Main Article Content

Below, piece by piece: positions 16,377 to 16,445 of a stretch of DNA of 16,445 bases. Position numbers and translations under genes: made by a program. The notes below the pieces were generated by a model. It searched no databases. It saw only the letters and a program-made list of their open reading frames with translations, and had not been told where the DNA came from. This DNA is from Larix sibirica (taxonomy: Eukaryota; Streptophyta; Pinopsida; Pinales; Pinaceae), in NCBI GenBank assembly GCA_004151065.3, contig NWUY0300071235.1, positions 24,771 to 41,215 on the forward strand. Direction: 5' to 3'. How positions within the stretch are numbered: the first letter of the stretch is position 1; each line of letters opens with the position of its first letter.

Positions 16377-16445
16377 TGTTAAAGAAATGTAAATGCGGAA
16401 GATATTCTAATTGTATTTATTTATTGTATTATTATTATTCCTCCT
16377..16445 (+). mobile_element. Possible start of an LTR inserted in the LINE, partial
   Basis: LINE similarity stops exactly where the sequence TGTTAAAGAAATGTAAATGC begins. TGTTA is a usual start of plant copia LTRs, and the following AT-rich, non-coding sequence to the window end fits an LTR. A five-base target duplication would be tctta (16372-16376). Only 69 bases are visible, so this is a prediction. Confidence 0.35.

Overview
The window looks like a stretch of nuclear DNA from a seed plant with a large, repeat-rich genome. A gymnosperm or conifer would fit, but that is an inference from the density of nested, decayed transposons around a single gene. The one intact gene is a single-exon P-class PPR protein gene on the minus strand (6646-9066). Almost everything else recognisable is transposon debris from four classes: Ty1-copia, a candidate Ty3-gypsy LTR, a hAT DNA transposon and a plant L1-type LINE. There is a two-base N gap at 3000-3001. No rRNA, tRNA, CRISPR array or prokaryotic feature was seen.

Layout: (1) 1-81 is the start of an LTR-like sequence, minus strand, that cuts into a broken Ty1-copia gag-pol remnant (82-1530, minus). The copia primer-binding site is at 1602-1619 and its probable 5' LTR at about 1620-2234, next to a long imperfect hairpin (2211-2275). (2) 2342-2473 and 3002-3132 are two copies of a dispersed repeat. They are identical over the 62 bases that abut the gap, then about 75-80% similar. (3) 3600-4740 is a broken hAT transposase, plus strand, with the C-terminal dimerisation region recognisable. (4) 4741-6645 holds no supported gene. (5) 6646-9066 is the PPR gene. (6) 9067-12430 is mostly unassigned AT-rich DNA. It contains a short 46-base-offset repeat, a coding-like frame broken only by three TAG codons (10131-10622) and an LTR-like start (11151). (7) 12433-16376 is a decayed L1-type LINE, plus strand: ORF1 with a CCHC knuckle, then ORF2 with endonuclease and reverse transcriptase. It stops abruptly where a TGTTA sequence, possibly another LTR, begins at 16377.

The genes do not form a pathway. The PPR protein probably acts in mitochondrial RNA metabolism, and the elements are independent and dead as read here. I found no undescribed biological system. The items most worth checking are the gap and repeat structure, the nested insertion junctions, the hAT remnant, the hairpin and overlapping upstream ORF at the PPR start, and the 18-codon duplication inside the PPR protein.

The institutions responsible for administrating and providing justice in Mexico City lack the methodology, techniques, protocols, and highly trained personnel to carry out the search for disappeared persons. Neither a structure nor organization exist to carry out this work. To avoid continuing to act solely empirically, we decided to propose a model for searching for human remains and surface evidence. We took as a guide the knowledge and experience of the Weldon Spring protocol, which was created, adopted and applied in the United States for cases of mass disasters. The adaptation of this protocol to Mexico City is focused on the protected natural areas and areas of ecological conservation, since they are the zones where human bodies are most likely deposited, a product of crimes carried out by urban organized crime groups. Those areas are located in the higher and more remote parts of the city, and in addition they lack illumination, modes of transportation, public services and security; and they constitute 23.7% of the land under conservation. With this model we stress the importance of developing solid work team; knowledge of natural areas and how urban organized crime is constituted; and the need to carry out prospecting remotely and on foot. It is also important to create a route organized in transect lines and to consider the social and economic impact of using current technological tools to geo-reference the site and the implementation of index cards to register events.